Speaker John A. Boehner repeatedly refused to say Tuesday whether he supports more U.S. troops in the Middle East or if Congress should authorize military action against ISIS, telling reporters the House needs to hear from President Barack Obama.
Boehner is scheduled to visit the White House later Tuesday — along with House Minority Leader Nancy Pelosi, D-Calif., Senate Majority Leader Harry Reid, D-Nev., and Senate Minority Leader Mitch McConnell, R-Ky. — and the president may very well ask for congressional authorization to ramp up action against the Islamic State of Iraq and Syria.
But that doesn't mean he'd get it — at least not anytime soon.
House Armed Services Chairman Howard "Buck" McKeon, R-Calif., said Tuesday he didn't think the House even has time to debate and vote on an authorization for military force before leaving for the pre-election recess in early October. Even if there were time, it's unclear if there would be the votes.
Former Vice President Dick Cheney came before House Republicans Tuesday in a closed-door meeting to discuss the terrorist threat in the Middle East. And while many Republicans were quick to show deference to one of the major architects of the war in Iraq and Afghanistan — "He's a man of great gravitas and poise," said Rep. Trent Franks, R-Ariz. — many other Republicans were taking Cheney's words with more than a grain of salt.
Justin Amash, R-Mich., said it was time for the GOP to stop listening to Cheney, particularly on foreign policy. "Because Republicans don't agree with him," Amash said.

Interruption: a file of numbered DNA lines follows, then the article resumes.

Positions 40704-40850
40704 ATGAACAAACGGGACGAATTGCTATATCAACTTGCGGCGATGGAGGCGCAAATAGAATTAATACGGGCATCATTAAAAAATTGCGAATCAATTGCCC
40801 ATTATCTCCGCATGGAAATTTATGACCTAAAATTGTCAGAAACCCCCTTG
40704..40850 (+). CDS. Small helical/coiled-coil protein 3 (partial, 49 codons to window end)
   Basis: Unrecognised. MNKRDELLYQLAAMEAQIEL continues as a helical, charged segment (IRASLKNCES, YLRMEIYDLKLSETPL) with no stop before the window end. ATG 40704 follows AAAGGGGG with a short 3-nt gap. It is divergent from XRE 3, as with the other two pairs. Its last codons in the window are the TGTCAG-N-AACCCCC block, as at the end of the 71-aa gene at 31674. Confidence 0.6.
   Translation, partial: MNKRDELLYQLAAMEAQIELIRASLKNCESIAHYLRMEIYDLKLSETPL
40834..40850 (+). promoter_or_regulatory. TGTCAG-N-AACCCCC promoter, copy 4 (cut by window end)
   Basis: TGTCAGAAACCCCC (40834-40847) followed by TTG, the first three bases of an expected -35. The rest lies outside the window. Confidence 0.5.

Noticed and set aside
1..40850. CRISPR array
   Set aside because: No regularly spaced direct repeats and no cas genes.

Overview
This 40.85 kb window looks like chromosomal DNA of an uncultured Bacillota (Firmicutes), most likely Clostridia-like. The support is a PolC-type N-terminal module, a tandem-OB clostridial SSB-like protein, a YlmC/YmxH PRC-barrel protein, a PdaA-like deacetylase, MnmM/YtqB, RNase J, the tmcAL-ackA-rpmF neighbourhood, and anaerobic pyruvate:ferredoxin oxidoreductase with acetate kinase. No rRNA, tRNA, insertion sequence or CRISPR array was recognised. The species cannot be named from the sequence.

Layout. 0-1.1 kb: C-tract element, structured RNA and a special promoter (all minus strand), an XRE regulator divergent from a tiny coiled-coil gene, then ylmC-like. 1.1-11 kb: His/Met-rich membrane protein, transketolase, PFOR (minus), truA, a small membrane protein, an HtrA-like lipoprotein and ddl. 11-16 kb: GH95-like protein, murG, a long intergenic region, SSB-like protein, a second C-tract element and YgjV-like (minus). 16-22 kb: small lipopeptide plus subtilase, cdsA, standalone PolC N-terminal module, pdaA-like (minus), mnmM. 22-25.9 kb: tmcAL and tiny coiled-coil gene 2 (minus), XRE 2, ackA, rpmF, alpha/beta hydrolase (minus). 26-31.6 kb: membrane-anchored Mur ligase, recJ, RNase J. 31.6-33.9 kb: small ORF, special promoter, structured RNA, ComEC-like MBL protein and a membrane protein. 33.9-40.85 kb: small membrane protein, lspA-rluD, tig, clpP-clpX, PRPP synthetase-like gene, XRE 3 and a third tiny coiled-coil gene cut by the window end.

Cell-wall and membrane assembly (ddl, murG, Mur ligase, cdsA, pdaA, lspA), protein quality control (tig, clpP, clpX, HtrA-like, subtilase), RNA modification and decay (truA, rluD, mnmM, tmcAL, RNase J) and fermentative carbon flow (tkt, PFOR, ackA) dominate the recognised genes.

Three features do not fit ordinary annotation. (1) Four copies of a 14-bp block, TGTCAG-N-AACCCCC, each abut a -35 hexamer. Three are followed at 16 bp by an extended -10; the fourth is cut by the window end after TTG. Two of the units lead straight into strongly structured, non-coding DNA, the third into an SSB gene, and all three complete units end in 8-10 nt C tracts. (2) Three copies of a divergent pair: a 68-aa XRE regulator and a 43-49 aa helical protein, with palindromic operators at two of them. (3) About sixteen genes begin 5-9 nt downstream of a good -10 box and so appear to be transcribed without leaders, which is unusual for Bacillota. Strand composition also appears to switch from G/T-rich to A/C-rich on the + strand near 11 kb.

Cheney's message to Republicans, according to members exiting the meeting, was that a strong America would provide for a stable world environment.
"And that the president's failure of leadership, and incompetence in leadership, has put us into — put the world into — a very unstable position, has imperiled the security of the United States, and that we need to rebuild our military and have a better foreign policy so that we can restore the stability to the world," said Rep. Bill Flores of Texas, summing up Cheney's warning to lawmakers.
Regardless of Cheney's message, both parties are concerned about the possibilities of a another long and costly war in the Middle East. But they are also concerned about doing nothing.
Long one of the most hawkish members of the House, Rep. Peter T. King, R-N.Y., told reporters that Obama has the authority to act without congressional authorization, and that the White House should execute a military response to ISIS, the insurgent group in control of parts of Iraq and Syria, without waiting for consent from Capitol Hill.
"I think it's better if Congress would give approval," King said. But he added that it would be better to give authorization "after the fact."
King explained that debate could slow down action and distract from the task at hand, and he recalled the messiness of last year's debate over whether to take military action in Syria.
"It would complicate the message," King said. "I know allies were very disappointed last year when [Obama] was lining up support and then he pulled the rug out."
Rules Chairman Pete Sessions, R-Texas, said he looked forward to hearing what Obama had to say regarding a strategy to combat ISIS, both in his scheduled address on Wednesday evening and after the White House meeting with House and Senate leaders later on Tuesday.
"If the president does not lay out a clear policy that members of Congress and the American people and our military and our enemies understand, then I don't think there'll be any action taken," Sessions said. "If there's no clear plan, what would the president be asking us to do?"
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